2. Julian Stevens 18th May 2014 at 1:22 pm

    Unless and until INDIVIDUALS within the FSA are held accountable (exactly what the FSA itself was proposing as far as senior managers of the organisations it and now the FCA regulated/es) nothing of any value will come of this investigation. When Hector Sants was pressed by the TSC back in March 2011 to name names, he just played hopscotch on the issue, describing the FSA’s failures as having been “collective”, not least because if names were named, his would have had to be amongst them. How could it be otherwise? And still, unlike Fred Goodwin, he keeps his knighthood.

    Now, as suggested above, the FCA will very probably use the predictable deflection tactic of blaming it on the last lot, nothing to do with us, despite the fact that the FCA employs many former FSA people. All that’s changed are the name and a few faces at the top.

    Even if MP’s refuse to accept that tactic, what can they do about it? Nothing more than the TSC can actually do about anything. There’ll be a bit of frowning, tut-tutting and finger-wagging but ultimately it’ll all come to nothing because the FCA, like the FSA before it and all its personnel, enjoy not only statutory immunity from prosecution but immunity from any accountability whatsoever.

    Even if Parliament should realise that the FCA is, in practice, not actually much more effective at averting the really big motorway pile-ups than it was in its previous incarnation, about its only option would be to admit what everybody already knows, namely that the scrapping of the FSA was little more than a cosmetic rebranding exercise that hasn’t achieved the fundamental and significant change of culture that was clearly required. And, after such a short period, Parliament can hardly order yet another scrap and rebuild exercise. Martin Wheatley would surely plead clemency on the grounds that it’s hardly reasonable for Parliament to expect him in less than two years to have plotted and put into effect a completely new course for such a gigantic aircraft carrier as the FSA. To a limited extent, that may be true but, on the other hand, the pace of change and improvement clearly needs to be stepped up, and on terms other than those decided upon by the FCA itself.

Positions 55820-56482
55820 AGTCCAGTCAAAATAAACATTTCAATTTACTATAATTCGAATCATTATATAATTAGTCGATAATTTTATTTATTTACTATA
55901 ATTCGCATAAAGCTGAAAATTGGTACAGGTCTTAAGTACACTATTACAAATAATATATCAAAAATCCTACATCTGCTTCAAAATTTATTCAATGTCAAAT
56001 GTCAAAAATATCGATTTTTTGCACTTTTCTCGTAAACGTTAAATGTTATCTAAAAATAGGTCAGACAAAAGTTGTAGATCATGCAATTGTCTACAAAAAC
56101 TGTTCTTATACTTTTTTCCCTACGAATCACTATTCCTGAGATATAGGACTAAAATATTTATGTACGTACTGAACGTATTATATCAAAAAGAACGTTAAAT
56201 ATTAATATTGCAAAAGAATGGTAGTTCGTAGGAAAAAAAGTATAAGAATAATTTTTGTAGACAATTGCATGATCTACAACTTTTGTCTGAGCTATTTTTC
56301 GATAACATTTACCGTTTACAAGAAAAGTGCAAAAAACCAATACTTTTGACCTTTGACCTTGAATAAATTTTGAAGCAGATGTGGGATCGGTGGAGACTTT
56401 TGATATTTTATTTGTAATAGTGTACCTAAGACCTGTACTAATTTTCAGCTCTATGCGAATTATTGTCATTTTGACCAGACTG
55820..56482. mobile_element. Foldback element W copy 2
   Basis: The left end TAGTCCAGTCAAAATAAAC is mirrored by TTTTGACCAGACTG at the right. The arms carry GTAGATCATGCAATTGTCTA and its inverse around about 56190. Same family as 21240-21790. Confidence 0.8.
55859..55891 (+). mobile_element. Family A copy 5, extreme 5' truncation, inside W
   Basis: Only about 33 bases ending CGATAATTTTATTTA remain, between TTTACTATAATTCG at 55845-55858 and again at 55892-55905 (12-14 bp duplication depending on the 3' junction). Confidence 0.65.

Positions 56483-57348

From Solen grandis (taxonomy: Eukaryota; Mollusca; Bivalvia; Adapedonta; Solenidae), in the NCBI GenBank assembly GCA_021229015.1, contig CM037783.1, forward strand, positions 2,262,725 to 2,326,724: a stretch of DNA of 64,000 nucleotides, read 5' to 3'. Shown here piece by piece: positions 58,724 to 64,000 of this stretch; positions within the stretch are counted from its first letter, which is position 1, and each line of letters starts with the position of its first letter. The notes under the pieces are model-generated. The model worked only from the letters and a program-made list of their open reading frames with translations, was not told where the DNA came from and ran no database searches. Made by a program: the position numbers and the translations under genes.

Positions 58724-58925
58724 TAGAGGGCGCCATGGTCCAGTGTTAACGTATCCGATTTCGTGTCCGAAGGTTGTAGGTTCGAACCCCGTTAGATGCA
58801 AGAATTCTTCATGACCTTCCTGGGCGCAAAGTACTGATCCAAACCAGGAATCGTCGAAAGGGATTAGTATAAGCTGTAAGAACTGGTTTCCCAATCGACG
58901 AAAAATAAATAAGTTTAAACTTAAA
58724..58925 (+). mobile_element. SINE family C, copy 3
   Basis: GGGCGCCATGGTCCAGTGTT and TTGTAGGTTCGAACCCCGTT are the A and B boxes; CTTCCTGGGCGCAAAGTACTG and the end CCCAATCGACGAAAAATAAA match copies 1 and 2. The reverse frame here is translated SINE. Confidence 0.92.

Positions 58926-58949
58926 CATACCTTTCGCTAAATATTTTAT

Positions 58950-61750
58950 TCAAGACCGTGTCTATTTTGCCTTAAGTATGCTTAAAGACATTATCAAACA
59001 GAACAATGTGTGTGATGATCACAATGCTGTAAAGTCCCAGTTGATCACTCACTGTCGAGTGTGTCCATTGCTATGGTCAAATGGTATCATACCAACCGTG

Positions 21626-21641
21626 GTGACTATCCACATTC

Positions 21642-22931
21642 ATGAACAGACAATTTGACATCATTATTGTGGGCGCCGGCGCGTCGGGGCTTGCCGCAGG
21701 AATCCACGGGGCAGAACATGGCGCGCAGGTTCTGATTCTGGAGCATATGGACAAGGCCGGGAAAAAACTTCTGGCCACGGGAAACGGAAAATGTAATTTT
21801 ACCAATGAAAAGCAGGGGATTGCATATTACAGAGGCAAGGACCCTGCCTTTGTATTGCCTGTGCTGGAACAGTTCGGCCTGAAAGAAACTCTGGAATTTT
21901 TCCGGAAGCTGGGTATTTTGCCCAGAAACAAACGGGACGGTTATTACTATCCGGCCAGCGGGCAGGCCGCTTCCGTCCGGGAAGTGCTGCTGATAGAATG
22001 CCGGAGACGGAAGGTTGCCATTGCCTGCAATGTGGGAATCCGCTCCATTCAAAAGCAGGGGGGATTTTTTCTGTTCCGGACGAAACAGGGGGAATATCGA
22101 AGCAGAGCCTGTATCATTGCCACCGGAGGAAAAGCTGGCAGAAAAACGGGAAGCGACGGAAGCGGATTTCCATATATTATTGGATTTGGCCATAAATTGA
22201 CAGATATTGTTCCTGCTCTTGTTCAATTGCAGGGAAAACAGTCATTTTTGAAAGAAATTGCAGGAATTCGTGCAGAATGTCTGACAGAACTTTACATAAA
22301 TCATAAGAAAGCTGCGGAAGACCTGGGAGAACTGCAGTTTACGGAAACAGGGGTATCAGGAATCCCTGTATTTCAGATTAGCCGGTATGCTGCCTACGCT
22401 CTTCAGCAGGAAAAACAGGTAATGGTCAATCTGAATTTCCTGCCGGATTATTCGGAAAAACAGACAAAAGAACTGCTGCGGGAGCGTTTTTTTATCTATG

Parliament needs a new body with unassailable powers to kick butt, both institutionally and individually. So when, for example, Martin Wheatley tries to do another Hector Sants by refusing repeatedly to name names, the Committee will have the power to hold him in contempt and punish him accordingly by way of a fine or even dismissal from office for “failing to deal with it in an open and cooperative manner”. Isn’t that exactly what Martin Wheatley did when it was put to him that the FCA ought to reimburse intermediaries for the £118m we were overcharged by the FSA? He just stuck up two fingers to Andrew Tyrie, said No and that was that.

    And finally (for now), just what is APFA trying to get done to address and correct this patently unsatisfactory state of affairs? Holding meetings, publishing articles and occasionally writing to the regulator “calling on” it to do the right thing, such calls being routinely ignored or just casually brushed aside. Just what, of any meaningful value, are APFA members getting in return for their subscriptions? Meetings don’t get things changed. Articles don’t get things changed. Letters to the regulator don’t get things changed. How can APFA not see these things and realise that TO GET RESULTS it needs to adopt a fundamentally new and different strategy?